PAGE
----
Today, Matt Homann of the [non]billable hour is reprising last week's "Five by Five" feature, in which five lawyers (including me) responded to this question: "If you had the power to change five things about the practice of law, what would you change?" This week, several others are answering the call.
There's been a lot to think about in the posts that have been running on Matt's site. I hope that others will continue the discussion. For example, what about Scheherazade Fowler's call to "abolish the bar exam"? I'll go out on a limb and predict it's not going to happen in my lifetime, but it's certainly an idea worth discussing.
And how about Ernie the Attorney's first idea for changing the practice of law: "Modify the contingency fee system to eliminate the conflict of interest that often arises when an attorney has a stake in the outcome of a case that is dependent on physical injury to a client or the client's relative."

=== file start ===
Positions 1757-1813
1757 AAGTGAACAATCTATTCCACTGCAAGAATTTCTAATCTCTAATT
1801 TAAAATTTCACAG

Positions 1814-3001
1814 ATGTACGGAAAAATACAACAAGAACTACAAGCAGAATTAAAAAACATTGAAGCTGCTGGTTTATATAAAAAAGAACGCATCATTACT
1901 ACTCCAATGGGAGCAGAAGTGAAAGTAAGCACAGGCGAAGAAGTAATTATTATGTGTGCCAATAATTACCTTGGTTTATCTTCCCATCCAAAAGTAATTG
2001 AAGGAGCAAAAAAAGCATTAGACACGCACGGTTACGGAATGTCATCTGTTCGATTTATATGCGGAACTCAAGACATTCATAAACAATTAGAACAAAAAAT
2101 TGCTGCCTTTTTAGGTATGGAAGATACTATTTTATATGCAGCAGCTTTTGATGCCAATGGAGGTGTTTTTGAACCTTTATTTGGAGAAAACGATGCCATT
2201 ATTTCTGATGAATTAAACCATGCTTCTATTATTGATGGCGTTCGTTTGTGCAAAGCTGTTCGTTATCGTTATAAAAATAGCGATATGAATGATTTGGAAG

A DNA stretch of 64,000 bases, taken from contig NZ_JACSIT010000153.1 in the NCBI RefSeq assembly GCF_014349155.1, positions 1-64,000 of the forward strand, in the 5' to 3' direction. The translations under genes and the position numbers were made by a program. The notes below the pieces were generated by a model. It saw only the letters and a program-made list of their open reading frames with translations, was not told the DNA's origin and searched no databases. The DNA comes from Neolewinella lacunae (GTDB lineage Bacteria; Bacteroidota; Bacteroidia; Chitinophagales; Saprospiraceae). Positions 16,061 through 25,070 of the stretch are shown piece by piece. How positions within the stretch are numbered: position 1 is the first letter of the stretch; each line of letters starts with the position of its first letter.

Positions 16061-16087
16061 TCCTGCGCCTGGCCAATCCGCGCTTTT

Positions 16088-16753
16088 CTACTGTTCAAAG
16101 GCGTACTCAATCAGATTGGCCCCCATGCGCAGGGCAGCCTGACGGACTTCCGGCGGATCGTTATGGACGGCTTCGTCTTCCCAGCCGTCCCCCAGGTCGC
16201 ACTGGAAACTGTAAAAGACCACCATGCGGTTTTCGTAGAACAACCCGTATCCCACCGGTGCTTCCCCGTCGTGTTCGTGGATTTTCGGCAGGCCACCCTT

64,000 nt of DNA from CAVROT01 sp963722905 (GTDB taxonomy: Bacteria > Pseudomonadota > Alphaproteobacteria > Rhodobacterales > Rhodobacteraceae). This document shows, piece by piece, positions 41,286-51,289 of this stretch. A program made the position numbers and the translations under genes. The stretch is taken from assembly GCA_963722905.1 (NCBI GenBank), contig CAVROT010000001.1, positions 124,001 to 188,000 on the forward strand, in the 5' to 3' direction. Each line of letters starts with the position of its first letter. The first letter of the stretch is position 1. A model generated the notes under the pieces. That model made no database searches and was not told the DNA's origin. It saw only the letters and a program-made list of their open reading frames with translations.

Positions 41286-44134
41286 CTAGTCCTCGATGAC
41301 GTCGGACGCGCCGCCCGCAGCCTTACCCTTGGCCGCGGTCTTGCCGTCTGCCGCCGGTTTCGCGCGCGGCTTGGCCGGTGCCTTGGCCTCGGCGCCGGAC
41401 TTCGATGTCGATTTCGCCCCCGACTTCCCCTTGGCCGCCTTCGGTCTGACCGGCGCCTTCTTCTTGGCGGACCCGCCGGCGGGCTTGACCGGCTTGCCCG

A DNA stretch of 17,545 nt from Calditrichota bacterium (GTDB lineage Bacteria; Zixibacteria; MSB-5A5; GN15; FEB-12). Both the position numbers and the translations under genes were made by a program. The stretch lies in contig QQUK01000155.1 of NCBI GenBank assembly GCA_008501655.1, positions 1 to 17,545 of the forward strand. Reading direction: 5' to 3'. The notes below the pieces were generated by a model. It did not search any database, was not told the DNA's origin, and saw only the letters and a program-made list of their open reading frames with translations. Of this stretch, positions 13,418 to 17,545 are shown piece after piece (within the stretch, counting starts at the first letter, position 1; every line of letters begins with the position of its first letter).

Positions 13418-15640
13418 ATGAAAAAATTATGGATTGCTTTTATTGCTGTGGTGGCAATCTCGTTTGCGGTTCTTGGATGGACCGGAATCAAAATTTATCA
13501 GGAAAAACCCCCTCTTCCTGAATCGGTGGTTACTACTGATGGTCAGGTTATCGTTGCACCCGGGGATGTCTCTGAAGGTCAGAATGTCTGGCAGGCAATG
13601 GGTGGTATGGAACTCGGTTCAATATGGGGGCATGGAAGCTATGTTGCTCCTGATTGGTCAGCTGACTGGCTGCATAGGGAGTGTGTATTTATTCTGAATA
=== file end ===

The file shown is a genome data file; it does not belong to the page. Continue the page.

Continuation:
As a lawyer who is often paid on a contingency fee basis, I must admit this idea left me baffled. A lawyer who's paid on a contingency fee gets more if a case settles for a larger amount, but so does the client--so there's no inherent conflict of interest in this situation. I think Ernie might be suggesting something more sinister, namely, that the hope of a larger fee might lead a plaintiffs' lawyer to "invent" an injury that doesn't exist.
If that's the problem, there are ways of solving it without modifying the contingency fee system. (How does Ernie suggest it be modified, anyway?) And note that the problem can happen on either side of a case: a civil defense lawyer might help his client "invent" a defense in the hopes that he'll get more business from the client. Why pick on plaintiffs' lawyers? Let's hear some more from Ernie!